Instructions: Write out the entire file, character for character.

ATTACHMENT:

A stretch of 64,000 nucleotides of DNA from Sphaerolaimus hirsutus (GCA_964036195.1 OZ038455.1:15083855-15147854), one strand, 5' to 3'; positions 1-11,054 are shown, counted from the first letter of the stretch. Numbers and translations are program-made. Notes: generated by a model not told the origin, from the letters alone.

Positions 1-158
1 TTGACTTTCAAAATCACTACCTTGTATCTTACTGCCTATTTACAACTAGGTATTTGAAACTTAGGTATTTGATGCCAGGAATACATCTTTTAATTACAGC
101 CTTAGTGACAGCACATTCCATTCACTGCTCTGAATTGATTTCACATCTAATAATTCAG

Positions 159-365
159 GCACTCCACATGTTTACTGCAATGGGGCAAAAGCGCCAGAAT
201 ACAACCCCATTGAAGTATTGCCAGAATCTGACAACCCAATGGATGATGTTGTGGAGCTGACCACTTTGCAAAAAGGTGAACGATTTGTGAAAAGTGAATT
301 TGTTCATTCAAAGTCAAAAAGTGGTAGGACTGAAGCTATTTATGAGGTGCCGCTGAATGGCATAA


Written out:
A stretch of 64,000 nucleotides of DNA from Sphaerolaimus hirsutus (GCA_964036195.1 OZ038455.1:15083855-15147854), one strand, 5' to 3'; positions 1-11,054 are shown, counted from the first letter of the stretch. Numbers and translations are program-made. Notes: generated by a model not told the origin, from the letters alone.

Positions 1-158
1 TTGACTTTCAAAATCACTACCTTGTATCTTACTGCCTATTTACAACTAGGTATTTGAAACTTAGGTATTTGATGCCAGGAATACATCTTTTAATTACAGC
101 CTTAGTGACAGCACATTCCATTCACTGCTCTGAATTGATTTCACATCTAATAATTCAG

Positions 159-365
159 GCACTCCACATGTTTACTGCAATGGGGCAAAAGCGCCAGAAT
201 ACAACCCCATTGAAGTATTGCCAGAATCTGACAACCCAATGGATGATGTTGTGGAGCTGACCACTTTGCAAAAAGGTGAACGATTTGTGAAAAGTGAATT
301 TGTTCATTCAAAGTCAAAAAGTGGTAGGACTGAAGCTATTTATGAGGTGCCGCTGAATGGCATAA